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Factors predictive of liver histopathological appearance in chronic alcoholic pancreatitis with common bile duct stenosis and increased serum alkaline phosphatase

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Abstract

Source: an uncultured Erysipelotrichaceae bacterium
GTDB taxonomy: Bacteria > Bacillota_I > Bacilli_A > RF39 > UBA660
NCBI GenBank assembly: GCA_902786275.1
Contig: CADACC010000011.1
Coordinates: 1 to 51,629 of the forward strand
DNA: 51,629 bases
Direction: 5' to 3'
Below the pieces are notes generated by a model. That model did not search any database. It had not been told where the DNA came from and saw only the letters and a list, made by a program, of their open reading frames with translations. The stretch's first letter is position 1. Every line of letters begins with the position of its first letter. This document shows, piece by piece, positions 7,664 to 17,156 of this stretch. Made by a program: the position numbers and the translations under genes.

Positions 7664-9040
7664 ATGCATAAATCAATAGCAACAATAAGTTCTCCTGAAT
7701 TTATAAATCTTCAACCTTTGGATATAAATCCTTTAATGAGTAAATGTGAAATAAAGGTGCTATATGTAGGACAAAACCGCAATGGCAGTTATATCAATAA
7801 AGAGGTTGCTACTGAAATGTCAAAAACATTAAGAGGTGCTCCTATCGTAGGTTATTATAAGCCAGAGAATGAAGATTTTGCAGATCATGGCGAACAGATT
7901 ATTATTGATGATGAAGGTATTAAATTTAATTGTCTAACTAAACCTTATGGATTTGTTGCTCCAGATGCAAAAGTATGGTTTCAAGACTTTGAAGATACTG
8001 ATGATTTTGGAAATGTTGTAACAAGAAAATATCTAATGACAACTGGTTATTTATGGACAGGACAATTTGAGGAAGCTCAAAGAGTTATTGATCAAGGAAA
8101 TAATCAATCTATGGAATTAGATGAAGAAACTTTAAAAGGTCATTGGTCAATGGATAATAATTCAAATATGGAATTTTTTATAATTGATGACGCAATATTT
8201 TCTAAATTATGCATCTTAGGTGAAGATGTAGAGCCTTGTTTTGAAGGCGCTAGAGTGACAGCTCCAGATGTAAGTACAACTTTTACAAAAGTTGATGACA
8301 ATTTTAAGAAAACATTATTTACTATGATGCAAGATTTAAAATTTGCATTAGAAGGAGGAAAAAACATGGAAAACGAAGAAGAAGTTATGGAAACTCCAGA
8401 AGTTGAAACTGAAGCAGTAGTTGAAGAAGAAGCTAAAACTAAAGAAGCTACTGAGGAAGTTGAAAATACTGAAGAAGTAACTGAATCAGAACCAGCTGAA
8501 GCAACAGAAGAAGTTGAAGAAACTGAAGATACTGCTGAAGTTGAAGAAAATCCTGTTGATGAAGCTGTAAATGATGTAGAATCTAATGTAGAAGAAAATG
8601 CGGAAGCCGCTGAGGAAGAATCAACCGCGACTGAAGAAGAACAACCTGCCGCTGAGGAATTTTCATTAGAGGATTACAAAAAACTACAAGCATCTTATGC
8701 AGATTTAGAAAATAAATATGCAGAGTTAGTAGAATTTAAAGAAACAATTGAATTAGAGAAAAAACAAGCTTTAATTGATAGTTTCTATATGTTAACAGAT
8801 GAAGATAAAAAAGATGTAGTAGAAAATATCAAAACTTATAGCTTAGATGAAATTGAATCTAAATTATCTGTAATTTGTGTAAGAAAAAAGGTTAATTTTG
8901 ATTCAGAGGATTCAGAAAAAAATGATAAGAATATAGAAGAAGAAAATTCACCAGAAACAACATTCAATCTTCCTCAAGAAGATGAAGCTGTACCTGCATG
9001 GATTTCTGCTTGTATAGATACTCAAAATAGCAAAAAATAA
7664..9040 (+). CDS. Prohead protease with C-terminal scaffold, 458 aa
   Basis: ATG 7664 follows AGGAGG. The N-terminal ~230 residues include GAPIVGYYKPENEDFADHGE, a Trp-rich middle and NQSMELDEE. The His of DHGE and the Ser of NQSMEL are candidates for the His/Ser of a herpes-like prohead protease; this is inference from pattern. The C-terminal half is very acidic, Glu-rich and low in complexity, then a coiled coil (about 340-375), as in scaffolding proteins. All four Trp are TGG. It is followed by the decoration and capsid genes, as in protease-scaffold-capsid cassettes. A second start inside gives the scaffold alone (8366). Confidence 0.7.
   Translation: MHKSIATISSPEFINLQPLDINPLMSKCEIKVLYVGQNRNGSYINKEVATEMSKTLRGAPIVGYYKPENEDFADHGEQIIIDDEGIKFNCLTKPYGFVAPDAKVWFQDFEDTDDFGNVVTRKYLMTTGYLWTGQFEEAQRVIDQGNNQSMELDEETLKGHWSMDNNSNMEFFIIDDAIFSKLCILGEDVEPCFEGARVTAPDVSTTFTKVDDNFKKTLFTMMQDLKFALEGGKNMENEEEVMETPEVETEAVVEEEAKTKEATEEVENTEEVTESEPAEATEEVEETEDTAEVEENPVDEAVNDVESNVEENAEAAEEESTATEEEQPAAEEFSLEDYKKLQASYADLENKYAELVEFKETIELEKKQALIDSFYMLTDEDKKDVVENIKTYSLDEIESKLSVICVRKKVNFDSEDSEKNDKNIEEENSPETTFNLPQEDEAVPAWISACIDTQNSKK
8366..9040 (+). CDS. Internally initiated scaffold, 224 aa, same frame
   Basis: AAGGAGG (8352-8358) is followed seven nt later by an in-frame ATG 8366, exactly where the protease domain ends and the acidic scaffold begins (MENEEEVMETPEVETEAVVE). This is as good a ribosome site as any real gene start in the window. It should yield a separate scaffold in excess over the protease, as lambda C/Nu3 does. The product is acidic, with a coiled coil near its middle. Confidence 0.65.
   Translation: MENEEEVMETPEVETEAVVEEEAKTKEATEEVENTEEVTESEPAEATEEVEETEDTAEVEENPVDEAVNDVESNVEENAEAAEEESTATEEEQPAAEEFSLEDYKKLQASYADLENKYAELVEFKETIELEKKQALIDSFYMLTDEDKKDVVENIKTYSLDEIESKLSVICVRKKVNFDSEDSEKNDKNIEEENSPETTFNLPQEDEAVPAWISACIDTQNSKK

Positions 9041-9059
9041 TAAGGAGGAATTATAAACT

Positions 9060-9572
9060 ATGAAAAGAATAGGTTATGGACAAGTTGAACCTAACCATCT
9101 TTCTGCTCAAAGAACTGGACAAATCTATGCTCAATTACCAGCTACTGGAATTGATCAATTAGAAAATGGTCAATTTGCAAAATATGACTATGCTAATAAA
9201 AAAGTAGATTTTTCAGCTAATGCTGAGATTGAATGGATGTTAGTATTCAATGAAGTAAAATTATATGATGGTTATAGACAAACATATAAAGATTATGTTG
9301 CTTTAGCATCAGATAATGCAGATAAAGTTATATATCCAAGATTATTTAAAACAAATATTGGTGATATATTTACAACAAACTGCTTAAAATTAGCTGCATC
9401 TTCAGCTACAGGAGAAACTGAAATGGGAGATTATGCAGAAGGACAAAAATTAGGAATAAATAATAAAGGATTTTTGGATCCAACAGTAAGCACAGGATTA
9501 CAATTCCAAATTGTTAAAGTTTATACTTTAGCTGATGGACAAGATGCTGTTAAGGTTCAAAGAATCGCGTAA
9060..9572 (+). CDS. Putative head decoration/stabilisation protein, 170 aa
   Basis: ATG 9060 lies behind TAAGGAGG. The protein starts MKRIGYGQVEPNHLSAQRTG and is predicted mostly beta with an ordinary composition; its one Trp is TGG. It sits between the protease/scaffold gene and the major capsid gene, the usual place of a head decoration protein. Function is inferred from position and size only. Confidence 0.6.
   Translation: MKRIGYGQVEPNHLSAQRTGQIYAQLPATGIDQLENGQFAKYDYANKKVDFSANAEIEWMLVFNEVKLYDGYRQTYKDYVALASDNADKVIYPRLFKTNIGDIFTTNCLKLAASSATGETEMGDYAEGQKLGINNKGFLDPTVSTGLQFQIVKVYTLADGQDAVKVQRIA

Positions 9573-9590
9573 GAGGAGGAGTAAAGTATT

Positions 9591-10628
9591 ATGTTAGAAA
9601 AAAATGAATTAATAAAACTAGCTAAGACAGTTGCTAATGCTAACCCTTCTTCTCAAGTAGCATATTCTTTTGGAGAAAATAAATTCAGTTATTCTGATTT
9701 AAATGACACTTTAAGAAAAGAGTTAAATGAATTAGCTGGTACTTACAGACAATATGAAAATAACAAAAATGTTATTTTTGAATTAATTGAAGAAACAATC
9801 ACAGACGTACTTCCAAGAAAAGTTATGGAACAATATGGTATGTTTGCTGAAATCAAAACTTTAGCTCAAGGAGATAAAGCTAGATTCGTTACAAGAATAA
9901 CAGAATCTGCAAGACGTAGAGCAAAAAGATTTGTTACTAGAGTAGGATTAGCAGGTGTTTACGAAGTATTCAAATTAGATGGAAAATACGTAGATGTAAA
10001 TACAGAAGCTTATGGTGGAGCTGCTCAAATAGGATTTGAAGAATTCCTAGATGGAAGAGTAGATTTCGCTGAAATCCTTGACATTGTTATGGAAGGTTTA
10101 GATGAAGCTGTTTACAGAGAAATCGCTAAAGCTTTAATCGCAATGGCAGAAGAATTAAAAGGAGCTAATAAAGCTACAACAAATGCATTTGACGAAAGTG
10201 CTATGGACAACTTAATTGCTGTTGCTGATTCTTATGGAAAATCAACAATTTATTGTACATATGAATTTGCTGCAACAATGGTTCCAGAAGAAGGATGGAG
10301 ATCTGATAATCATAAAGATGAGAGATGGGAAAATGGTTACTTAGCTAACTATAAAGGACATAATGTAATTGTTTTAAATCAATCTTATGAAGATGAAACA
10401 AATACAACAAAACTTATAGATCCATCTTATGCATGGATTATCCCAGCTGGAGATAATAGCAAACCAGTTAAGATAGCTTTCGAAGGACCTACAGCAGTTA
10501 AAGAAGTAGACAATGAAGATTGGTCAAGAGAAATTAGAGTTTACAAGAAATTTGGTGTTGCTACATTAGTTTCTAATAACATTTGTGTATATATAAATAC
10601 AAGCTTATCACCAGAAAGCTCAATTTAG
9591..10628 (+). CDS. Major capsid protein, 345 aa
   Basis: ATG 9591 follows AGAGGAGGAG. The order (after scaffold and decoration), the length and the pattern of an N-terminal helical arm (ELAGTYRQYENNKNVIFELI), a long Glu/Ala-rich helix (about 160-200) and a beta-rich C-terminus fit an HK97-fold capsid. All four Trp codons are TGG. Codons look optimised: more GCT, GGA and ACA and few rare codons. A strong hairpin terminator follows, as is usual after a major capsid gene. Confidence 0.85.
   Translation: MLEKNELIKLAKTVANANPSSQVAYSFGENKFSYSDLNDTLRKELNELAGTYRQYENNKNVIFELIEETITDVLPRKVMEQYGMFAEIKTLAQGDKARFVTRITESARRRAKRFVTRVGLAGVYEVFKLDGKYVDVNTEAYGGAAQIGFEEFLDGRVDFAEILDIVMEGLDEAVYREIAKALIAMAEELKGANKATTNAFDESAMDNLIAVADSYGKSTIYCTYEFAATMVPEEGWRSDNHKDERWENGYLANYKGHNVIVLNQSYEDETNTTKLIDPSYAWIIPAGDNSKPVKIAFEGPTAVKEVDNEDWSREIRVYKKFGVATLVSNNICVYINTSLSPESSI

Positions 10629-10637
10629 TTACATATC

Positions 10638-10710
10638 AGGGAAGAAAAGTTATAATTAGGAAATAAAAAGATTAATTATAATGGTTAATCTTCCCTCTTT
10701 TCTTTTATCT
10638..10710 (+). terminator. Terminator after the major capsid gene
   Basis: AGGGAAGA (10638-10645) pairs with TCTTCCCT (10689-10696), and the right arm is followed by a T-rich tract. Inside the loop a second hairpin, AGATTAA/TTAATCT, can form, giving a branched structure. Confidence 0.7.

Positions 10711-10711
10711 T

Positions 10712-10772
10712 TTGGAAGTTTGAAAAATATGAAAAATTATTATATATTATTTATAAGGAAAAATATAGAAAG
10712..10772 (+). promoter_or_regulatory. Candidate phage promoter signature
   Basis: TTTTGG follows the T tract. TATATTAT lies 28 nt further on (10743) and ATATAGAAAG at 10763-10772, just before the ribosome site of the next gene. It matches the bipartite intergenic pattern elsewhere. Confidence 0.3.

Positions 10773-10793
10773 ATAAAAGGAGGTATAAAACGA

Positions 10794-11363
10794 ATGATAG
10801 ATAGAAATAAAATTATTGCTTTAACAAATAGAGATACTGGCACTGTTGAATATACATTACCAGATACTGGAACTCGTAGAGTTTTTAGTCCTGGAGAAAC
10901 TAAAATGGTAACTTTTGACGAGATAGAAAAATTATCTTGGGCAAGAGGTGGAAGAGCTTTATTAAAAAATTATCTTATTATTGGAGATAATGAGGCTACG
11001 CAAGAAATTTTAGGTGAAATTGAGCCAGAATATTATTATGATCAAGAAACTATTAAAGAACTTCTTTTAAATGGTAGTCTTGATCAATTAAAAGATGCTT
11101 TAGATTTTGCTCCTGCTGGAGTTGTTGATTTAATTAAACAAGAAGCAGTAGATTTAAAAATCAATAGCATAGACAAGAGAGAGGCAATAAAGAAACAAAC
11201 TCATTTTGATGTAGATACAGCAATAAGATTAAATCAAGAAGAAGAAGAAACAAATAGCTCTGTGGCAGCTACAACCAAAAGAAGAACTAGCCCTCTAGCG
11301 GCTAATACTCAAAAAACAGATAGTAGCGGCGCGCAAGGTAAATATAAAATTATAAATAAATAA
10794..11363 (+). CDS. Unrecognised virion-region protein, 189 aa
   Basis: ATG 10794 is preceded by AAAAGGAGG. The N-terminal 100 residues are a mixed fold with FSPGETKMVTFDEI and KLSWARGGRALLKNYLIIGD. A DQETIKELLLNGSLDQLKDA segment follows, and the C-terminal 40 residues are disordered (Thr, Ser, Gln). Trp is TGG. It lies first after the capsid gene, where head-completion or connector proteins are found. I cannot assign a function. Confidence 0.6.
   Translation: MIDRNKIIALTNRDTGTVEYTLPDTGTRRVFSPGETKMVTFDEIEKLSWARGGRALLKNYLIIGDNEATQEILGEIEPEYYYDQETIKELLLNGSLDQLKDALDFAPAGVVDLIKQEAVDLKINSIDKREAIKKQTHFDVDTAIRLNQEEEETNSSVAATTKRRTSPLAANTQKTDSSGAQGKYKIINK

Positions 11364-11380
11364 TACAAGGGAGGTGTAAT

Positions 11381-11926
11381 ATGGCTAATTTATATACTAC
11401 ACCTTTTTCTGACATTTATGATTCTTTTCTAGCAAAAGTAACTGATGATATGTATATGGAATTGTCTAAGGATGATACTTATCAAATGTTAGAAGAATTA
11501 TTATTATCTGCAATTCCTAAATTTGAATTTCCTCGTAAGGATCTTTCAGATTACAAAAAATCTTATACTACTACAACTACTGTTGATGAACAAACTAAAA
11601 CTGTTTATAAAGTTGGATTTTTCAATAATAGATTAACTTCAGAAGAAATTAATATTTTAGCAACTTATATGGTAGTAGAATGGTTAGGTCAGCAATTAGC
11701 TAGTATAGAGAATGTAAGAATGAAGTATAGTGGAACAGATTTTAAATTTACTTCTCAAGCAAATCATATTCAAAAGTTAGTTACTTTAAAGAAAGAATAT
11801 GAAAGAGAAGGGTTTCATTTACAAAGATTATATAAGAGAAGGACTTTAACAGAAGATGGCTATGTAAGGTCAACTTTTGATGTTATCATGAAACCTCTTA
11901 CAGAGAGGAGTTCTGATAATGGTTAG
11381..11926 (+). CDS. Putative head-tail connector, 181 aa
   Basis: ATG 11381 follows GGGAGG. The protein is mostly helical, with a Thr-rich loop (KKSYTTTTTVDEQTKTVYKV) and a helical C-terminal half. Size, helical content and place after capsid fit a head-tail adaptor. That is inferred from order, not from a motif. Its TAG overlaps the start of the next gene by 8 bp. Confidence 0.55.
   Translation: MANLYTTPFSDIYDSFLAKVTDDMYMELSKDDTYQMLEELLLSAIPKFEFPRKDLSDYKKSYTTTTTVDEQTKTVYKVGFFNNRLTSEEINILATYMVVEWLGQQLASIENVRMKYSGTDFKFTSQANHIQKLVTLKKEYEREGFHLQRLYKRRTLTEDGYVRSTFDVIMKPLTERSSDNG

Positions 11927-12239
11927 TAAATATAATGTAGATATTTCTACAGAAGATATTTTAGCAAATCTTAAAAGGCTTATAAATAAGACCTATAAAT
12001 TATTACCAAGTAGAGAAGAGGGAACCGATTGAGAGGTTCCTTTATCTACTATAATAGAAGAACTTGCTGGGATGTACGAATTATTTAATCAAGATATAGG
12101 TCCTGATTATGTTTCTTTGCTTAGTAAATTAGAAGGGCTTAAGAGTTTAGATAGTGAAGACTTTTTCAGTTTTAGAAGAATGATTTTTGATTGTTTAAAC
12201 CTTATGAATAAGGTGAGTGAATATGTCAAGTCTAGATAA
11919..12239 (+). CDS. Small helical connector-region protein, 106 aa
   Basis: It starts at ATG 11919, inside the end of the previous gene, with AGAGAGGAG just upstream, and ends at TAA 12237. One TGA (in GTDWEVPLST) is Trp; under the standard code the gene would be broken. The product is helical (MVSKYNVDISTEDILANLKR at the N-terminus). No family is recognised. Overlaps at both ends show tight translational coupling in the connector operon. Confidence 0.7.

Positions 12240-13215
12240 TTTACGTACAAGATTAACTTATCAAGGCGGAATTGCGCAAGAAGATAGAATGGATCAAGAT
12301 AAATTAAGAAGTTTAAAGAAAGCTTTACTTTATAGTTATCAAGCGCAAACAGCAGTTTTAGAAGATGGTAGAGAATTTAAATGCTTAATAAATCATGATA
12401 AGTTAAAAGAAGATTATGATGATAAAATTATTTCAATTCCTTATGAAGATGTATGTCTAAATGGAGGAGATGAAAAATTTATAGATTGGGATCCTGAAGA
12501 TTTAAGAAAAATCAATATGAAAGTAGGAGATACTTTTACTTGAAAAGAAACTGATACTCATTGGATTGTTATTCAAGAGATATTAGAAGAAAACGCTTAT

In the course of alcoholic chronic pancreatitis, increased serum alkaline phosphatase level is usually caused by common bile duct stenosis but may also be due to alcoholic liver disease. The aims of this prospective study were to investigate whether clinical, biochemical and radiological factors could predict liver histopathological appearance. The study comprised 48 patients with chronic alcoholic pancreatitis, common bile duct stenosis and increased serum alkaline phosphatase levels; clinical, biochemical, radiological and histological data were recorded in all cases. Liver biopsy examination (surgical [n = 45] or intercostal [n = 3]) showed (a) biliary obstructive liver abnormalities (n = 33), which were severe in 20 cases (biliary fibrosis in 15, secondary biliary cirrhosis in 3, secondary sclerosing cholangitis in 2) and moderate in 13 cases; (b) alcoholic liver disease in 9; and (c) normal liver in 6. Clinical, biochemical and radiological data were not statistically different between patients with biliary obstructive liver disease and those with alcoholic liver disease. Forty-five patients underwent surgery; two patients with alcoholic hepatitis died after surgery, at the beginning of this study. We conclude that in chronic alcoholic pancreatitis with common bile duct stenosis and increased serum alkaline phosphatase levels, clinical, biochemical and radiological data cannot be used to predict the type of liver lesions. Therefore liver biopsy is warranted to identify (a) alcoholic hepatitis, which increases operative risk; and (b) biliary obstructive liver disease, frequent and often severe, in which surgical biliary decompression should be considered. (HEPATOLOGY 1993;1078-1081).

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